The baby for whom I knitted this blanket has just been having fun on his first school journey – time flies!
He’s been off for a week in Dorset visiting beaches I knew well as a child. On one such I learnt a lasting lesson: as we walked my dad and I spent time gathering special stones…
with natural holes, threading them on a flotsam string. I carried my prize along, then suddenly realised it had disappeared – the string had broken. I was upset.
My dad: ” Don’t worry, we’ll find them, they’ll be just hereabouts” We looked down and sure enough we found them there scattered all among the other pebbles. We restrung them.
“How did you know?”
“Antennae! When you lose something that you’re wearing or carrying your balance changes and your body usually notices straight away.”
He was right – mostly – I’ve put it to the test many times. I think it’s a question of innate awareness – it taught me to listen to my physical intuition. I still have the pebbles on their string, above: they remind me of those body antennae.
Losses this past year have been profound, unable to be made good by the exact same thing refound. But the shocking unbalances they’ve left have made room to welcome – tentatively – new and real growth, discoveries and fresh finds. Flowers bloom – doors open.
From stones to sticks – I watch the birds; I’d love to witness the beginning – the very start – the first twig – of nest building. The pigeons are so careless with their wildly flung together assemblages; the robins have such meticulous and cosily woven homes. How do they begin these works? Thinking of this I looked out the window: how lucky to see the robin, moss in beak, darting into the garden cupboard – building a nest. Wedged between wall and hosepipe roll, there it was, scruffy twigs outside but a perfect half globe lined with moss within.
There was an air of nest-building around Seth Siegelaub’s marvellously eclectic collection of hats on show (no longer I’m afraid) at Raven Row. Feathers, wood, hemp, hair, wool, beads and assorted treasure trove were pressed into service for practical, decorative, fanciful and magical purposes.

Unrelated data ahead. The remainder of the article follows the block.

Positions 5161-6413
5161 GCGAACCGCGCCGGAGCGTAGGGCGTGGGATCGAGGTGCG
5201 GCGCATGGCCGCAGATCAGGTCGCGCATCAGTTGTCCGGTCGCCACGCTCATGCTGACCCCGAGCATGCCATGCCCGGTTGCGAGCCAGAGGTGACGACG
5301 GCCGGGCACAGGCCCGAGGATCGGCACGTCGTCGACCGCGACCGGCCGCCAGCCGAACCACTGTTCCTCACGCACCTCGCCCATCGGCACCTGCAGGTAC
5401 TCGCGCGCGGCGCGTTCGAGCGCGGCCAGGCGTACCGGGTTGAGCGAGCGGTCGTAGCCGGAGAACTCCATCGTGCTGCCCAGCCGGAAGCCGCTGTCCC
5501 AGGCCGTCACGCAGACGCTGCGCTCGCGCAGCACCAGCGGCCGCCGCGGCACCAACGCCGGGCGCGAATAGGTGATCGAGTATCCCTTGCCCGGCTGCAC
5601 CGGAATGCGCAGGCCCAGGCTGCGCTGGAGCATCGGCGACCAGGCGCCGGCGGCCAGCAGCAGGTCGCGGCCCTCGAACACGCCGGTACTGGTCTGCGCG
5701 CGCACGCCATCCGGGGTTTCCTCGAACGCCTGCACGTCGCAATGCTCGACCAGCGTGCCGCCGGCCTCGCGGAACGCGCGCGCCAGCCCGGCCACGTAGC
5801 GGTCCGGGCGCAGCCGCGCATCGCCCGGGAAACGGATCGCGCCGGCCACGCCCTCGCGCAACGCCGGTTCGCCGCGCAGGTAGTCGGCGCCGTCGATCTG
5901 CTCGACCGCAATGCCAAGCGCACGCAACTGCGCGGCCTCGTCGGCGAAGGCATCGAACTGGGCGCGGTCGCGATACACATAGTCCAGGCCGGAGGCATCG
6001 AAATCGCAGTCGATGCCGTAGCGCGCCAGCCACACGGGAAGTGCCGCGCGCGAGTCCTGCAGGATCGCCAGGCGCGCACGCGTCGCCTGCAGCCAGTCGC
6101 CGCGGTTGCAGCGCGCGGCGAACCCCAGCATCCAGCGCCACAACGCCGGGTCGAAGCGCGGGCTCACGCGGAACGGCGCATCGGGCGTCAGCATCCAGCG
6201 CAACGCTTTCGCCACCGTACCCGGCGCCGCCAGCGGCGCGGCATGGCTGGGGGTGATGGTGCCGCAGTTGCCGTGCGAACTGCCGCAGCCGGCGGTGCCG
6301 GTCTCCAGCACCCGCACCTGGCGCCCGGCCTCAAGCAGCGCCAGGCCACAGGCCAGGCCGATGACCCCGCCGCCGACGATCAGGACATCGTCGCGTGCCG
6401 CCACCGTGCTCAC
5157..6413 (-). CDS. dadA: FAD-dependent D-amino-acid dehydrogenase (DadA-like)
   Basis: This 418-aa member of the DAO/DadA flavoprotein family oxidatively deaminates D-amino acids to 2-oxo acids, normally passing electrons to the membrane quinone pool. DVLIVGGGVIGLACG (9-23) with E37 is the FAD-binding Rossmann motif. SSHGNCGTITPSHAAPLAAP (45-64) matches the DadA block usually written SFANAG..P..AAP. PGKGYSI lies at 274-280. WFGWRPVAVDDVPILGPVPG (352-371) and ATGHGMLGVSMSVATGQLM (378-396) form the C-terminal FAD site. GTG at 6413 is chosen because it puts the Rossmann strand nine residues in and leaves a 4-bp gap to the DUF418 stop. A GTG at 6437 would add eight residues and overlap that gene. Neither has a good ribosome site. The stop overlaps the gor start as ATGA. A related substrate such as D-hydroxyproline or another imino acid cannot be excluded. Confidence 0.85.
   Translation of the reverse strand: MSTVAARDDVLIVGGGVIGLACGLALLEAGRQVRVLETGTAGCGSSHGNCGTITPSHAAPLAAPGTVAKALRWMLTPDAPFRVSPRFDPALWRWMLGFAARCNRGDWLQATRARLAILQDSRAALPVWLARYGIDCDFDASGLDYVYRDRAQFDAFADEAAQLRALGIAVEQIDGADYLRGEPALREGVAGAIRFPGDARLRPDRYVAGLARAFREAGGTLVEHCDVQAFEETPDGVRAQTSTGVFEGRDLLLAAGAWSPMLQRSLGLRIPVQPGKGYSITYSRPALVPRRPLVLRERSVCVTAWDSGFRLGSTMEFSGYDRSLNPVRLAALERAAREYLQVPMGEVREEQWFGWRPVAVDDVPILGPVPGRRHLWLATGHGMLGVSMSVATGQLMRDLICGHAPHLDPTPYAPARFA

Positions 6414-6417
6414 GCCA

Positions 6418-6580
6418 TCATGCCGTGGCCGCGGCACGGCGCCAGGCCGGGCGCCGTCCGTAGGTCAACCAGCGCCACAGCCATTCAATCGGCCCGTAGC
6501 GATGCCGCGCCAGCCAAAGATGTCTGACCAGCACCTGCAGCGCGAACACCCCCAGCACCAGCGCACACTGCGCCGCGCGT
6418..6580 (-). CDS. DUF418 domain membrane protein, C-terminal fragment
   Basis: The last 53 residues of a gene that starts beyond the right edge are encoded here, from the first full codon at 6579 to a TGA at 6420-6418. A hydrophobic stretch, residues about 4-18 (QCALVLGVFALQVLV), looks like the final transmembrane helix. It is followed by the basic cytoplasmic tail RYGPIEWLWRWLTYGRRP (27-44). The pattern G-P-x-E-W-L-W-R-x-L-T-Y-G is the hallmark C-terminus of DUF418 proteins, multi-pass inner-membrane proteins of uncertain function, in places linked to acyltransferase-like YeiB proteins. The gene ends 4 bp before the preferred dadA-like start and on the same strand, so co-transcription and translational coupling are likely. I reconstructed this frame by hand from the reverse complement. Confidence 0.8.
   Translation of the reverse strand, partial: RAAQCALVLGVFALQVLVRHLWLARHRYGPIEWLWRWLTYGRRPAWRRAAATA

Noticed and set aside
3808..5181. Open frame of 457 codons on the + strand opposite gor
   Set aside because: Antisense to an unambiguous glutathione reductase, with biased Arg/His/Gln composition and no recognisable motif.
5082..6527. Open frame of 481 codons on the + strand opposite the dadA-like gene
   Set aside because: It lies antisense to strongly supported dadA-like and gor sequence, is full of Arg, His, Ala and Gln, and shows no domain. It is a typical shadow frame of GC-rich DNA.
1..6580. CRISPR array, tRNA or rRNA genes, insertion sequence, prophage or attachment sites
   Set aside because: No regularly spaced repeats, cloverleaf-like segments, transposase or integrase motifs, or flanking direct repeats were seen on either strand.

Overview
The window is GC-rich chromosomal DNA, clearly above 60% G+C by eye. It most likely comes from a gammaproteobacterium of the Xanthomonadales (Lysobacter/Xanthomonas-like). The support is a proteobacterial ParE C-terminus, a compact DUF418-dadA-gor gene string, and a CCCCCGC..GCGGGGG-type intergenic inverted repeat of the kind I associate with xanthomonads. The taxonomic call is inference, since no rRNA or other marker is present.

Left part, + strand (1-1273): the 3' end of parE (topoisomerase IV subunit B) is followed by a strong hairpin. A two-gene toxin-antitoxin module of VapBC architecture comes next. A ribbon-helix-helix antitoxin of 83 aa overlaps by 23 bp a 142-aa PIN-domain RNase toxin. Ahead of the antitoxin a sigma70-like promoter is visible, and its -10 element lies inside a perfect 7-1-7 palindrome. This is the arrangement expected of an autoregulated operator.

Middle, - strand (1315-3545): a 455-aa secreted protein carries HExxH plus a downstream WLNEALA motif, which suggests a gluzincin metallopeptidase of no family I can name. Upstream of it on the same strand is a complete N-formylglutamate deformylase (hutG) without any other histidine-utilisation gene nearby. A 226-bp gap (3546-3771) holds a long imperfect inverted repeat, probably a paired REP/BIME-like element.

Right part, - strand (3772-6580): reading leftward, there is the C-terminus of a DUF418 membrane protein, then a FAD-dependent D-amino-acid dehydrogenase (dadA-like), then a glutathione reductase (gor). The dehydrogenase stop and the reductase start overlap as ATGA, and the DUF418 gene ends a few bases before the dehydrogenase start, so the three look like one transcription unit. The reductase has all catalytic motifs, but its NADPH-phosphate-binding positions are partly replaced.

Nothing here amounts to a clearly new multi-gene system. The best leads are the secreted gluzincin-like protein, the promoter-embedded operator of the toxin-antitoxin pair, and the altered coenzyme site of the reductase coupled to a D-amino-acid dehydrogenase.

Some dates to note;
Artists Open House in Dulwich, where among many other delights we will be selling at Kish-mish-mash some of our collection of old and exotic textiles, 12-13 May, 7, Stradella road, London SE24. Pat Albeck – always worth listening to – will be giving a talk at the FTM on Thursday 17th May. At the V&A on Thursday June 14th I will be joining Mary Schoeser in her talk …and again at the V&A on 18th and 19th July I will be running a scarf painting workshop – exact details yet to be announced. And a reminder that I talk at The Beacon Hastings on Friday, May 18th.
Finally – thank you Unilever and designers Hornall Anderson UK for my favourite Jubilee product so far. I laughed out loud when I found this jar of marmite on the supermarket shelf the other day – spread the toast for Ma’am indeed!
Thanks to Molly, Alan, Sophie Herxheimer (kish-mish-mash) and Lola Milne (photograph through the studio door).
Pingback: pattern’s in the air | Sarah Campbell Designs
thanks so much for sending the link, what an uplifting blog.
all the best, anny
Simply dazzled by the inventiveness of the design, presented in such a light hearted fashion – most enjoyable and the touch of nostalgia moving and brilliant.
Sarah, no wonder I never see you, if your not knitting blankets or creating wonders for the queen your spotting natures weavers and creating this wonderful blog. Inspiring and entertaining with a panache that is quintessentilly you. go girl go
That blanket is amazing! x
wonderful, you have brought the hats to life even more magnificently than my memory recalls.
Thanks, Rosemary – they were a vivacious collection, seemingly with lives of their own.
i spent happy hours on rainy days just speculating on the secret lives of those hats, which were nests and magic architecture all at once. and then sat on the floor of the closet at the top of the house and embroidered, with the turkish sashes and the tea cosy for good company.